Business Writing Portfolio
January 04, 2011
Part I: Business Writing Steps
Analyzing the problem, defining your purposes, and analyzing the audience.
Brainstorming information, benefits, and objections to include in the document.
Gathering the information you need—from the message you’re answering, a person, a book, or the Web.
Choosing a pattern of organization, making an outline, creating a list, writing headings.
Putting words on paper or on a screen. Writing can be lists, fragmentary notes, stream-of-consciousness writing, incomplete drafts, and ultimately a formal draft.
Evaluating your work and measuring it against your goals and the requirements of the situation and audience. The best evaluation results from re-seeing your draft as if someone else had written it. Will your audience understand it? Is it complete? Convincing? Friendly?
Getting feedback from someone else. Is your pattern of organization appropriate? Does a revision solve an earlier problem? Are there any typos in the final copy?
Adding, deleting, substituting, or rearranging. Revision can be changes in single words or in large sections of a document.
Checking the draft to see that it satisfies the requirements of Standard English. Here you’d correct spelling and mechanical errors and check word choice and format. Unlike revision, which can produce major changes in meaning, editing focuses on the surface of writing.
Proofreading the final copy to see that it’s free from typographical errors (Locker & Kienzler, 2008).
Part II: Portfolio
1711 Shoemaker Drive
Killeen, TX 76543
January 04, 2011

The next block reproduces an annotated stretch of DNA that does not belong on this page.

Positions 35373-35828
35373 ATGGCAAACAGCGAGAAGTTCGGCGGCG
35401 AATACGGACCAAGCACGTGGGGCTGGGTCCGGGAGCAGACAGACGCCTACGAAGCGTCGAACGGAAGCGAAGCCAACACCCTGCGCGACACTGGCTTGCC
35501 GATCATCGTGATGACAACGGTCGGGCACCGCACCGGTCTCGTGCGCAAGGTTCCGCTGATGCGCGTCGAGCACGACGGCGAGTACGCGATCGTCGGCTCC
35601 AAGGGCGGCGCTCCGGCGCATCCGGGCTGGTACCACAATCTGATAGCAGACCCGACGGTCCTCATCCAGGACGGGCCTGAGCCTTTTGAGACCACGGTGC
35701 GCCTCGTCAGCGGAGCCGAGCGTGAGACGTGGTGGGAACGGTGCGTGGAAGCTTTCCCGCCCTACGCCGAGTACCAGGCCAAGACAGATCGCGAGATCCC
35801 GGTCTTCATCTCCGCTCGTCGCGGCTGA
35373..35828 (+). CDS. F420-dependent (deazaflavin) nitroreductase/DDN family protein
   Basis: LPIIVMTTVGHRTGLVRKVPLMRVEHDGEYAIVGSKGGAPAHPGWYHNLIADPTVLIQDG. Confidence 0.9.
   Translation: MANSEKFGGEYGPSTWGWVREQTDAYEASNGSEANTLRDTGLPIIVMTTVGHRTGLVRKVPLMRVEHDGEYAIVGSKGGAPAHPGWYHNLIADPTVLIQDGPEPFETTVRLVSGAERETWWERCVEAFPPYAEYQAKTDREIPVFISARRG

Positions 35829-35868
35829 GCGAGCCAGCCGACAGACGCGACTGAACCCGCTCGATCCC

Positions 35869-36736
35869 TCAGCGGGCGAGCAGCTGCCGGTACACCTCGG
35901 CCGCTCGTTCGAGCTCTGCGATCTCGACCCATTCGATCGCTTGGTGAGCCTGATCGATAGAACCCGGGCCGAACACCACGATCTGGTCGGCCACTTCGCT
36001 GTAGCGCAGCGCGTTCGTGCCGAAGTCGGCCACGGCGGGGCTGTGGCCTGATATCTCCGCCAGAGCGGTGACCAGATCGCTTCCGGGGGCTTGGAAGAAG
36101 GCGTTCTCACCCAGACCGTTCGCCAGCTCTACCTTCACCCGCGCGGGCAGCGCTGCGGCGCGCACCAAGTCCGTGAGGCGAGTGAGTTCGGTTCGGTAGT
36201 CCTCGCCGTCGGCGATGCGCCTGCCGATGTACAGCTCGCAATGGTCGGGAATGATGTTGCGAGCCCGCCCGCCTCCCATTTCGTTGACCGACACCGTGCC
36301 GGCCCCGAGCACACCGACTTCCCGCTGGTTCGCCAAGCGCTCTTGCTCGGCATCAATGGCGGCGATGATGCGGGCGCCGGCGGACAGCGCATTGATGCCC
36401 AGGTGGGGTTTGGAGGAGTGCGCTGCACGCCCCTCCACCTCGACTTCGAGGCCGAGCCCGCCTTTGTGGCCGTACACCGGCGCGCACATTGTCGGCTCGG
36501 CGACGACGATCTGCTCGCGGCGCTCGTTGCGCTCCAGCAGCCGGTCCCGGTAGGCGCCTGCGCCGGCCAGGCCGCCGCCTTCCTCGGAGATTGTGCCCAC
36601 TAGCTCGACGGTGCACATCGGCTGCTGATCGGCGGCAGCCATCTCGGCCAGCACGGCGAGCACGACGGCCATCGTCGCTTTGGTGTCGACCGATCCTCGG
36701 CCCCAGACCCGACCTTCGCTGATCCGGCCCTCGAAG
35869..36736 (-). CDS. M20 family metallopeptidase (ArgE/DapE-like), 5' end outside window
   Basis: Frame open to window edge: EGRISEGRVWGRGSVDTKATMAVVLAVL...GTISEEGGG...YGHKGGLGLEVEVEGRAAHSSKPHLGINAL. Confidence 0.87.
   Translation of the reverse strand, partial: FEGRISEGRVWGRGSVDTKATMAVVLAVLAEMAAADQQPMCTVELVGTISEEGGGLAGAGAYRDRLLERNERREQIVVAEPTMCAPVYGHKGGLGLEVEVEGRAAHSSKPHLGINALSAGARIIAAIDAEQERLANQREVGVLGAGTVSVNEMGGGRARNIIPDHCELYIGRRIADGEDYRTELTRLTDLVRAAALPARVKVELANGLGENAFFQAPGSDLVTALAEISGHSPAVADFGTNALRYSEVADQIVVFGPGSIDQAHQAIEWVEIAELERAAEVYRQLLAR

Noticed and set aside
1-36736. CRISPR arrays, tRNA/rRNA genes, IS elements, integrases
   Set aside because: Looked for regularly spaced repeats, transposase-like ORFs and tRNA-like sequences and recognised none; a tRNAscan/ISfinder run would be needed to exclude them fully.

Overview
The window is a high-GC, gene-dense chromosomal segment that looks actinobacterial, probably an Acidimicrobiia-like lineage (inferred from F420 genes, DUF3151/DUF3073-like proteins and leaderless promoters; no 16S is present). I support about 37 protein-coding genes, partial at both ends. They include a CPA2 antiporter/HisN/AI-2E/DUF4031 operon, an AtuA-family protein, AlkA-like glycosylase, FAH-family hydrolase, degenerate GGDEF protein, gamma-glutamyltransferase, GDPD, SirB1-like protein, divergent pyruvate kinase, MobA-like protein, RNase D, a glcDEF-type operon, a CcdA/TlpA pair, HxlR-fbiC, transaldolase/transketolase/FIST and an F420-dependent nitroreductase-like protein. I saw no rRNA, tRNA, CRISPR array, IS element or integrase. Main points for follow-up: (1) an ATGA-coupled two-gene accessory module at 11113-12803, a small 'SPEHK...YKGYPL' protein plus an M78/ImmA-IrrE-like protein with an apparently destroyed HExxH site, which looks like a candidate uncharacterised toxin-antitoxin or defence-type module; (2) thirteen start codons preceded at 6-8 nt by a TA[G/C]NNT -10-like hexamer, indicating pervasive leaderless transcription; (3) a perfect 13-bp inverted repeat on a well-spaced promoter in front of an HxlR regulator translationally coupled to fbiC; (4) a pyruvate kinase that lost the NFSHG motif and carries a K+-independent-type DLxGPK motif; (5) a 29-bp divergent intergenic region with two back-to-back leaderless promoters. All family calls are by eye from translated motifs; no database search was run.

Store Managers, Liaryt Retail Inc.
819 Finster Lane
Killeen, TX. 76543
Dear Store Managers,
Good morning I am Jacky Baker, Companies Public Relation Manager and effective
February 1, 2011 there will be changes in the company’s retail store operations. Changes will
effect all employees and customers.
The current economy has made an impact on businesses around the country, to include Liaryt
Retail Inc. In an effort to save money on store operations, retail stores will operate six days a
week being closed on Sunday. Stores will open one hour later than current operations and
close one hour later.
The will be no layoffs or termination of employees, so to save money on operation expenses,
Full time employees and managers shall work four 10-hour work days a week. Part time
employees depending on the number of hours worked, will condense hours to one, two, or
three day work schedules. Addition no retail stores will close and no new expansion are in
the near future.
The changes in retail store operation are necessary, to manage company resources in an
effective cost efficient manner for the greater good of the company. Please ensure that
employees are well informed and have every opportunity to ask questions. If there are any
question contact me at my office 254-123-0987.
Public Relations Manager, Liaryt retail Inc.
To: Liaryt Retail Inc., Employees
From: Jacky Baker, Public Relations Manager
Date: January 4, 2011
Subject: Changes in Retail Store Operations
Due to the recent change in the economy, effective February 1, 2011 there will be changes in
retail store operations. In an effort to save money on store operations, retail stores will
operate six days a week being closed on Sunday. Stores will open one hour later than current
operations and close one hour later. In an attempt to combat soaring gas prices, full time
employees will work four 10-hour work days and part time employees will consolidate their
time into one, two or three work days a...
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